[OT] Linux clientes and NTLM authentication
gyurco at freemail.hu
Fri Sep 29 12:53:59 BST 2006
Actually ISA is a 3 in 1 solution. Every of its aspects have free
alternatives implemented with open standards:
- HTTP proxy - I don't need to describe this, I think
- SOCKS5 like proxy - this can route all traffic from clients with
possible authentication. Since it's not a SOCKS5 implementation, you
need to find a client which can communicate with the ISA proprietary
protocol. The ISA client on windows is doing this.
- Ordinary IP based NAT solution - that cannot support authentication,
since the Internet Protocol not designed for this.
So to authenticate all traffic, you need to find an ISA client for
Linux, or change ISA server to an open-standards based SOCKS5 proxy
server, which has free clients for both Windows and Linux. Maybe ISA can
act as a SOCKS5 server, I don't know.
Marcelo Magno T. Sales írta:
> Taking a ride on this subject, I would like to ask if you, who have good
> knowledge of NTLM authentication, if you know anything that would help me to
> have applications other than browsers to authenticate against an MS ISA
> Server. Preferable, in a transparent way, much like ISA Server's firewall
> client for Windows. I would also be glad to hear of a 100% unix/linux
> solution that allow me to restrict Internet access by user AND by application
> (not only for http). Is there something?
> I've tried the following so far:
> 1. Configure applications to use ISA Server as the proxy server.
> . Positive point: Firefox can do NTLM authentication and interoperates well
> with ISA Server.
> . Negative points: Many applications can't be configured to use proxies.
> Those which can are not able to authenticate against ISA Server.
> Even if they were, it would be necessary to configure each application
> for each user.
> In Firefox, the user have to retype his credentials every time he
> opens the browser and java applets do not
> work (JVM can't authenticate against ISA Server)
> 2. Use NTLMAPS / APServer on the client side
> . Positive point: Firefox can access Internet using APServer without
> requesting user credentials and java applets work fine. APServer can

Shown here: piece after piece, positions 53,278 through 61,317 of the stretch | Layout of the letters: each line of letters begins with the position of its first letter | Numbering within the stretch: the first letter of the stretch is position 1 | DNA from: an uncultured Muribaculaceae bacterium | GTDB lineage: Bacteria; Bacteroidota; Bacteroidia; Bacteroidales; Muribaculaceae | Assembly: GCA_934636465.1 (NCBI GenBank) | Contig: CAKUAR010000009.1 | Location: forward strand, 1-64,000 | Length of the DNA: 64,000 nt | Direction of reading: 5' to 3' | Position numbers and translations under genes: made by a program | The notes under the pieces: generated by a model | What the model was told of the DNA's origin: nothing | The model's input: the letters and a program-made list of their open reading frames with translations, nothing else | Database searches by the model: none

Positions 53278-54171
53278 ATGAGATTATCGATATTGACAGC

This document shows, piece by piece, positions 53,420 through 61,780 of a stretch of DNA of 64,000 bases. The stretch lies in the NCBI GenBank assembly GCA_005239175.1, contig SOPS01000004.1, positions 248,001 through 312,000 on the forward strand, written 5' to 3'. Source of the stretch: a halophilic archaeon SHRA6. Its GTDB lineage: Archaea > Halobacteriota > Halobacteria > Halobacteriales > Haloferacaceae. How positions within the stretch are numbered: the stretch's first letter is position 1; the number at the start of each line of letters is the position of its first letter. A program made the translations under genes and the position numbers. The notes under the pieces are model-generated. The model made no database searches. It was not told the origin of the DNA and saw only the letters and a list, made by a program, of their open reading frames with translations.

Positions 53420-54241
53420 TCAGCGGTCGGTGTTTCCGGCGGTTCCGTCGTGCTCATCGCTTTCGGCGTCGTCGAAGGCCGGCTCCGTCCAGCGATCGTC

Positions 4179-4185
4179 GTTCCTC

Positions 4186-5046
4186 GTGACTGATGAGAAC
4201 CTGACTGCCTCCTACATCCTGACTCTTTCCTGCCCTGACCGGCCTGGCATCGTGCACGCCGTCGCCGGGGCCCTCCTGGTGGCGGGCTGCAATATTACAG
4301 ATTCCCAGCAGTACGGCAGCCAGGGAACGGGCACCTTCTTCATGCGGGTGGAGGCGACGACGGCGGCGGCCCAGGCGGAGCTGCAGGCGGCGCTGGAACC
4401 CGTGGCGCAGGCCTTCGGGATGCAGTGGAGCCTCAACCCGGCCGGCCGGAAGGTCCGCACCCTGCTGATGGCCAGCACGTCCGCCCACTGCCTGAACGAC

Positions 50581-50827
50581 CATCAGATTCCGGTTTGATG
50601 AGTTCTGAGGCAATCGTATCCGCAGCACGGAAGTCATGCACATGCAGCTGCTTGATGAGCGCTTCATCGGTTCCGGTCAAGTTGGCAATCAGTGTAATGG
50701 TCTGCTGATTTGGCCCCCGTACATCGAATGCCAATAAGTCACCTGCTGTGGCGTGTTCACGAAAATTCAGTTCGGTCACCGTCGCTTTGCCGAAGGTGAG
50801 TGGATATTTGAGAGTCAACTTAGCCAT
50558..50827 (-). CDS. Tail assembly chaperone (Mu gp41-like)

> do NTLM authentication and interoperates well with ISA Server.
> . Negative points: It's usefull for HTTP access only. Other applications
> suffer from the same problems described in the previous solution.
> APServer is not user-friendly enough to be used by normal users
> and I can't configure it to start automatically (for that, I would have
> to set it up with a user account that would not match the current logged
> 3. Use squid on the server side
> . Positive point: HTTP access can be restricted by AD user accounts.
> squid is able to authenticate users against AD.
> . It's another HTTP-only solution. squid capabilities of restricting
> access by group are limited. Browser special configuration is
> 4. On the client side, use a script that creates iptables rules dinamically
> when a user logs on, according to his credentials.
> . Positive point: work for all applications. Works with ISA Server in
> NAT mode as well as with a Linux based NAT solution.
> . Negative points: administration is a nightmare. It's difficult to work
> with groups. The restrictions are enforced on the client side and
> not on the server side, what lowers down security. My network
> spans over a 800 km area, with many buildings. Each building
> has support personnel who must have local root access to the
> workstations in the building, but should not be able to set up
> their own restrictions for Internet access. It's not possible to
> prevent them from editing the local iptables rules, once they
> have root privileges at the workstations.
> Is there a way to get the results I need using Linux clients?
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